Nearly four years after the recession began, the economy continues to
collect new retail victims.
The most recent casualties may not be all that surprising. Borders was in the books business, which was under duress in part thanks to iPads, Kindles and the like. Lowe’s, which announced that it would close 20 stores on Monday, Oct. 17, relies heavily on customers who are buying and improving their homes, which has slowed with the housing market. Friendly Ice Cream Corp. probably wasn’t most people’s idea of the hottest place for foodies, but it has already closed 63 restaurants and its bankruptcy filing recently put more than 400 others in question.
(Ben & Jerry’s has even closed its Dupont Circle location, for pete sakes! This would have been unimaginable three years ago, right?)
For shopping center owners, the ongoing duress has repeatedly led back to one question: Who is going to fill all these vacancies?
Remember, many commercial landlords have already dealt with the slimming or shuttering of major tenants in recent years, including Linen ‘n Things, Circuit City, Blockbuster, and KB Toys. As more major retailers falter, more vacancies show up in their properties.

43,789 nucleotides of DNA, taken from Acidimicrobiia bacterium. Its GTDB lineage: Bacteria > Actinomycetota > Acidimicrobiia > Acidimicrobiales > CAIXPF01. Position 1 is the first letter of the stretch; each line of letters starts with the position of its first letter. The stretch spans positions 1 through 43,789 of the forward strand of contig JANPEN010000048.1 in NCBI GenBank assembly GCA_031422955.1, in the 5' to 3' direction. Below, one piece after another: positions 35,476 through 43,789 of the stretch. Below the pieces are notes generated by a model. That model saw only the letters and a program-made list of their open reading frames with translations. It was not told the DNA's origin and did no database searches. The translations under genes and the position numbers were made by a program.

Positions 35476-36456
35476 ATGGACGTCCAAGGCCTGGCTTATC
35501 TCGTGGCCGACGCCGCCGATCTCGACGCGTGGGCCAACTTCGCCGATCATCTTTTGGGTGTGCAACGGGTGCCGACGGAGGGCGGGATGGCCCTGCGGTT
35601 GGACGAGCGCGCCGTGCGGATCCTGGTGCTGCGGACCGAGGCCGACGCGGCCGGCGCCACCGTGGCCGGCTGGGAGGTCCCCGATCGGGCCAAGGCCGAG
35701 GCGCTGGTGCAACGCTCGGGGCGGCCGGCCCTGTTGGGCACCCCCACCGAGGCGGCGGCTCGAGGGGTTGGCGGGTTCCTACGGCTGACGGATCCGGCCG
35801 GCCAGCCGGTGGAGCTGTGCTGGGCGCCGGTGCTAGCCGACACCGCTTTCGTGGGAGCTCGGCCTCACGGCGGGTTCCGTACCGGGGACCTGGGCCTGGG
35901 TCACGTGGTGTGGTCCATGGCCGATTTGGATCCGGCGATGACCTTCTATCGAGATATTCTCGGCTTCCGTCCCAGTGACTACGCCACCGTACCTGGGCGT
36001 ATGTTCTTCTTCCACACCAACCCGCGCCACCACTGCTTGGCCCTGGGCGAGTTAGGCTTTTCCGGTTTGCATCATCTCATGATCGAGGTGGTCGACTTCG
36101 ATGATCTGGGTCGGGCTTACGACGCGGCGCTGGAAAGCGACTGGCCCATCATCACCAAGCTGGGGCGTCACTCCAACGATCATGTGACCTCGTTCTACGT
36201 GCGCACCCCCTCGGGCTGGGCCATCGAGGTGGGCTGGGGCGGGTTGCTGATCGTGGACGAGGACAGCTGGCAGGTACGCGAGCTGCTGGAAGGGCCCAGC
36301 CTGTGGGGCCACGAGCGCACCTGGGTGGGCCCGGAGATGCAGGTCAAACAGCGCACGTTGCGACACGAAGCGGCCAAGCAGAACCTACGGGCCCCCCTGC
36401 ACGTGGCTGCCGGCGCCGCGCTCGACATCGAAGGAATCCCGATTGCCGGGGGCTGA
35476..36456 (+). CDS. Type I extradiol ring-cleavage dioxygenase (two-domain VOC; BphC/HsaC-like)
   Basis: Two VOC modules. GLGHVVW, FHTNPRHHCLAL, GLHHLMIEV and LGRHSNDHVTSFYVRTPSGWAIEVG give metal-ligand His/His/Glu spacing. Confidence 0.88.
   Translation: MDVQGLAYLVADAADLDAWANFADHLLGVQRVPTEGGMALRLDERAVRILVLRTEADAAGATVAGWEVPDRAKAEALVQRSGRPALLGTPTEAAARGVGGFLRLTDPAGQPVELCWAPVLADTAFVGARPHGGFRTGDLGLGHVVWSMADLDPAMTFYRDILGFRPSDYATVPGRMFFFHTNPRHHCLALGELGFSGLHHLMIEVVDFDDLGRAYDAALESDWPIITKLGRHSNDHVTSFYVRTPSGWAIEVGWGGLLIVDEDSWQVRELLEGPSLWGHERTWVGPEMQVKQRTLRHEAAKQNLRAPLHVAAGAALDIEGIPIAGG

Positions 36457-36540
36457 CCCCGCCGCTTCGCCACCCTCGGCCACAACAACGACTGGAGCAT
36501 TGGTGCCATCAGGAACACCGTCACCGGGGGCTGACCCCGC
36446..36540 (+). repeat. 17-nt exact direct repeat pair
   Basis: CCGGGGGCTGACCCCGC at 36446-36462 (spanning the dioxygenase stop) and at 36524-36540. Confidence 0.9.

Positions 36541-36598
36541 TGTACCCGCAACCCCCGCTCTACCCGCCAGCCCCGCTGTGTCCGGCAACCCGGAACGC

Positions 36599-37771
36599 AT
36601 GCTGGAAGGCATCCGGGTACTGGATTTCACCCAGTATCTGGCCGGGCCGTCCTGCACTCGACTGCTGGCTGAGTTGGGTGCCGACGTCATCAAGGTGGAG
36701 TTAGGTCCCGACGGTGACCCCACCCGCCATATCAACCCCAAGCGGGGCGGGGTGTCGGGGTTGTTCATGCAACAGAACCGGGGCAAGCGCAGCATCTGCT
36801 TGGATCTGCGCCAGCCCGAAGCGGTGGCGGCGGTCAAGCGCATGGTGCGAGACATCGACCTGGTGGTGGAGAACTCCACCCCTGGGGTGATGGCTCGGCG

Everyone is looking for the next big thing, and that includes Grant M. Ehat, a principal at JBG Rosenfeld Retail, whose retail portfolio in the Washington area is more than 5 million square feet.
“The one thing that worries me a little bit is where are the next large retail generators that are out there left?” Ehat said. “And how many of them are available to fill all this space that is coming.”
Ehat has found an answer in some locations: Wal-Mart. JBG opened the Wal-Mart in Alexandria and is working on stores for Tysons Corner, the District and Rockville. But not everyone can have a Wal-Mart or an Apple Store. What’s next?